Pakistan’s relations with the United States matter. Every time the country’s economy did well, it was with American support. While that type of support is unlikely to play a major role in the future, the break with the past needs to be a matter managed. It should not be determined by such events as the killing of Mullah Mansour, the head of the Afghan Taliban, by an American drone attack. Interior Minister Chaudhry Nisar Ali Khan has said that the circumstances surrounding the death of the Taliban leader will have “serious implications for the Pak-US relations.” He was right to underscore in a news conference that “no country can allow its sovereignty to be violated in such a way,” adding that US officials notified Pakistan about the strike seven hours after it happened. To develop a better appreciation of the way President Barack Obama’s Washington looks at Pakistan, it is important to place the developing relationship in a wider context.
President Obama’s pivot to Asia was meant to serve a number of objectives. Some of these were articulated by the president during his many visits to Asia. Some were developed as the circumstances in which Washington was shaping and reshaping its world view changed in unexpected ways. President Obama’s view of the world was a composite of how he and his policy associates saw the world; in particular, the way they viewed the three regions that were considered to be important for the United States: Europe, the Middle East and Asia. Obama believed that with the collapse of the Soviet Union in 1991, the United States’ task in Europe was done.
In what came to be described as the “Obama Doctrine,” the American president was inclined to let the world go its own way. The president, for instance, was reluctant to get involved in the Middle East’s many problems. His hands-off approach went to the extent of not acting when Syria’s President Basharal Assad used chemical weapons on his people. By doing so, the Syrian leader crossed what Obama had described as a “red line.” The region must confront a number of issues: whether the nations in Middle East should force the political elite to give up authoritarian rule in favour of liberal democracy, whether the arbitrary boundaries drawn by the British and the French in 1916 after the defeat of the Ottomans should be aggressively defended, and whether the resurgent and extremist Islam could be defeated by a combination of force and social and political development. These are some of the questions to which the countries themselves will have to find the right answers. The United States would get engaged in any of these efforts if its strategic interests were under threat.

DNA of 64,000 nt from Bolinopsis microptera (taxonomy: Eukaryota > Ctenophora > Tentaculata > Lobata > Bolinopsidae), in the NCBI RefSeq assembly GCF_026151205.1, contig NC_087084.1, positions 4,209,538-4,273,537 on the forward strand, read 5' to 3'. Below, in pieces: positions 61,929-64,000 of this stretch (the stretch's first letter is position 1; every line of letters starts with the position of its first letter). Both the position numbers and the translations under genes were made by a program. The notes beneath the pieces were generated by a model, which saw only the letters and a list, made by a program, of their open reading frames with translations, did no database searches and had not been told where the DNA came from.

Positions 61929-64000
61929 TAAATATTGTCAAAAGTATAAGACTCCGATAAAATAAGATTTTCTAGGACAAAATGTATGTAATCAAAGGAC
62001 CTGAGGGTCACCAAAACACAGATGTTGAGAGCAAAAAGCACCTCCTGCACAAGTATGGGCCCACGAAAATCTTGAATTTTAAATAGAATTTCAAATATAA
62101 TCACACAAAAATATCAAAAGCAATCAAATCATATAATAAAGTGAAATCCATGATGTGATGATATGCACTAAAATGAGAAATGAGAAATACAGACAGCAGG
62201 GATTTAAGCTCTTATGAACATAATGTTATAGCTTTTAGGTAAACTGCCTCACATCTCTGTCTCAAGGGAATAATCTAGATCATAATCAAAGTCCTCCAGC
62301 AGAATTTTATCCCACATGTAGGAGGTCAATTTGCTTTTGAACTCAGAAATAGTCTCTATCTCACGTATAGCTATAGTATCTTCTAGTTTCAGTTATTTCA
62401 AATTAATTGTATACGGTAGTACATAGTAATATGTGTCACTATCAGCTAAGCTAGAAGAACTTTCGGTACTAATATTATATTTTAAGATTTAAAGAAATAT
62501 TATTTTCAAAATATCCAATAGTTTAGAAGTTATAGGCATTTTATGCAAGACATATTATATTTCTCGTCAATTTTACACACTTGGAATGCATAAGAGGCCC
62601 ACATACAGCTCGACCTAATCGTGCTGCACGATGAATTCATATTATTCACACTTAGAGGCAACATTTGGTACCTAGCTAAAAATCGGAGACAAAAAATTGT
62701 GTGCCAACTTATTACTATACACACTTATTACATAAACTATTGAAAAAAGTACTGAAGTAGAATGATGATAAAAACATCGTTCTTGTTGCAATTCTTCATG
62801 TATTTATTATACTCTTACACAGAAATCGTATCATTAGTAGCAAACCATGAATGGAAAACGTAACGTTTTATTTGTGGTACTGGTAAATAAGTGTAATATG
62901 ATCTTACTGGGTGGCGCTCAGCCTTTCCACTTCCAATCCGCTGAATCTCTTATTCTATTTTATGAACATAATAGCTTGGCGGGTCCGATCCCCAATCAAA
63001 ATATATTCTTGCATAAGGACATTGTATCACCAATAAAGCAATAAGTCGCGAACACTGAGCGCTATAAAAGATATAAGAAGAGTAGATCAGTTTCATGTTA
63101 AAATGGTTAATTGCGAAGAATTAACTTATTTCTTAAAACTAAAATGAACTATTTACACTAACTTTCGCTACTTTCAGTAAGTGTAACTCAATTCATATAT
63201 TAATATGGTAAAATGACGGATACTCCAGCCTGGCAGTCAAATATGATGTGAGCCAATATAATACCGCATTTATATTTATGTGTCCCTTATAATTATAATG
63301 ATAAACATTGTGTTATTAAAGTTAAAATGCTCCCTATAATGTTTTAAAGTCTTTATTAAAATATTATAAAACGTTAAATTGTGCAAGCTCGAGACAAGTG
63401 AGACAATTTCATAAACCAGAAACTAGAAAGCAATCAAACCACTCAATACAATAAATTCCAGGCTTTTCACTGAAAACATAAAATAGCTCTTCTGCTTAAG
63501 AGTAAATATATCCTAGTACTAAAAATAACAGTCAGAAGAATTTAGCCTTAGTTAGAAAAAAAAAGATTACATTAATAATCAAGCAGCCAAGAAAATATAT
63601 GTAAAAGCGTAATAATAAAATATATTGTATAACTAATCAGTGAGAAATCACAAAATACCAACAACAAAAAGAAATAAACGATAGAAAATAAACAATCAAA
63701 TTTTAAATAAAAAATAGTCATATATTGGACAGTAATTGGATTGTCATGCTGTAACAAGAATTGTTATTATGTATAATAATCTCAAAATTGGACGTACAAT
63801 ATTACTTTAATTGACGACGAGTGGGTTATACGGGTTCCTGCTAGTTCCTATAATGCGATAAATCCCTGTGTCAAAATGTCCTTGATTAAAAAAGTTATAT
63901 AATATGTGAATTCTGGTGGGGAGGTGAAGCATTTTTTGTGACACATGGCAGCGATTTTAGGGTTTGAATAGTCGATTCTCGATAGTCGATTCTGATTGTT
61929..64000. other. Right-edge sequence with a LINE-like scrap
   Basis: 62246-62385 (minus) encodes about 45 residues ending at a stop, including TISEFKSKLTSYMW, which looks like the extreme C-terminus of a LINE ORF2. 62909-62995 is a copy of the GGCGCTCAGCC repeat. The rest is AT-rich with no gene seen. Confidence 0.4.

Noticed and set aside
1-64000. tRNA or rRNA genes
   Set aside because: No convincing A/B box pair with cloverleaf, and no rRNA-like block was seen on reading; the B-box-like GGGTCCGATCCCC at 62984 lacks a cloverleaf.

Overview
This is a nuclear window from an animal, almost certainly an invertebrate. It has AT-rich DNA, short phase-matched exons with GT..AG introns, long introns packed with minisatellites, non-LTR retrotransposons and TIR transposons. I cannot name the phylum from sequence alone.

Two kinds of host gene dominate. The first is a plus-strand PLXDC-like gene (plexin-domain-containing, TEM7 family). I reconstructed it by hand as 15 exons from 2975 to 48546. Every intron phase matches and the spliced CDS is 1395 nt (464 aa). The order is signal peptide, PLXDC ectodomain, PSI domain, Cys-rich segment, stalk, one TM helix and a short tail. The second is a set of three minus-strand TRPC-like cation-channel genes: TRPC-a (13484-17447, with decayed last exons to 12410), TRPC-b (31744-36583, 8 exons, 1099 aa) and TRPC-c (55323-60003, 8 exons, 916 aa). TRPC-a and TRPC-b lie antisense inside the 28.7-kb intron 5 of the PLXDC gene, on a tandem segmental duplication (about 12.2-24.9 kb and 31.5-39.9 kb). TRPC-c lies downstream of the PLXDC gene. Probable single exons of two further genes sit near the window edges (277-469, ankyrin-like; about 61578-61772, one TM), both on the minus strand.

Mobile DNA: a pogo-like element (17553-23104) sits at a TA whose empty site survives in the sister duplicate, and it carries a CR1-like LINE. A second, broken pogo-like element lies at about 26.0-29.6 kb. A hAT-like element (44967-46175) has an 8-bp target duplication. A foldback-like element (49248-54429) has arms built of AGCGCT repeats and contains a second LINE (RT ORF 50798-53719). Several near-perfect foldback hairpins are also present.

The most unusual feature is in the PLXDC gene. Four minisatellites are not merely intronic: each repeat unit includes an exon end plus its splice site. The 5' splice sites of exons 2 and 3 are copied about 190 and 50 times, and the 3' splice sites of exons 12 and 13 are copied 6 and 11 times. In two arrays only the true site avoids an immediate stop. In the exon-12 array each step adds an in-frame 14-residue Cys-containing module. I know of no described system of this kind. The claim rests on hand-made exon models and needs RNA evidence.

But the assumptions on which the doctrine was based were challenged by a number of developments that were largely unexpected. During his third term in office as Russia’s president, Vladimir Putin sought to restore some of the past glory of the czarist empire. He used military force to reoccupy the Crimean Peninsula and fomented rebellion in the eastern part of Ukraine. Then, there was the sudden rise of the Islamic State in Iraq and Syria, which acquired large swathes of territory in the two countries as the military, trained and armed by the United States at great expense, melted away. Finally, the pressure on Europe exerted by more than a million refugees who left their homes in search of security brought about unexpected political change. Some European nations drifted to the right to counter the situation created by the arrival of a vast number of Muslims from the Middle East, Central Asia and North Africa. For Washington, these developments meant that it could not disengage itself from Europe and the Middle East as quickly as it had once hoped. It was only by reducing its presence in these two regions that Washington could focus – or on Obama’s pivot – on Asia.
In defining the scope and content of its Asia pivot, Obama had originally focused on the economic opportunities that existed in the continent that would benefit his country. Until the time he arrived in the White House, China was the most important economic partner of the United States. Trade between the two countries had increased at a spectacular rate while the Chinese placed a significant part of their accumulated foreign reserves in the United States’ treasuries. At one point, these resources were estimated to be more than four trillion dollars. This mutual dependence made the burgeoning China-US conflict different from the one Washington waged with the Soviet Union during the Cold War. However, as was the case then, the United States was not willing to share the world stage with a rising economic and military power. Washington developed an approach to Beijing that was not described as “China’s containment,” but that was the way the Asia policy was shaping up as President Obama neared the end of his two terms in office.
Pakistan does not occupy a space of any significance in this view of the world or of Asia. As revealed in a long article by Jeffrey Goldberg written for the magazine The Atlantic, Obama was dismissive of Pakistan, showing little respect for the country that was once a close ally of the United States. It was this attitude that prompted the American president to allow his drones to fly deep into the Pakistani territory and kill Mullah Mansour.
Published in The Express Tribune, May 30th, 2016.